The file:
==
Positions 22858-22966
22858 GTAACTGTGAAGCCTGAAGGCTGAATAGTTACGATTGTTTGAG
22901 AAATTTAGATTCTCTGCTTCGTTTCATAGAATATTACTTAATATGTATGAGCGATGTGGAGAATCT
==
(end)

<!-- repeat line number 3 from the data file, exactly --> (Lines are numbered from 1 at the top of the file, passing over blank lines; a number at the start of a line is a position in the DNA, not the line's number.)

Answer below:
22901 AAATTTAGATTCTCTGCTTCGTTTCATAGAATATTACTTAATATGTATGAGCGATGTGGAGAATCT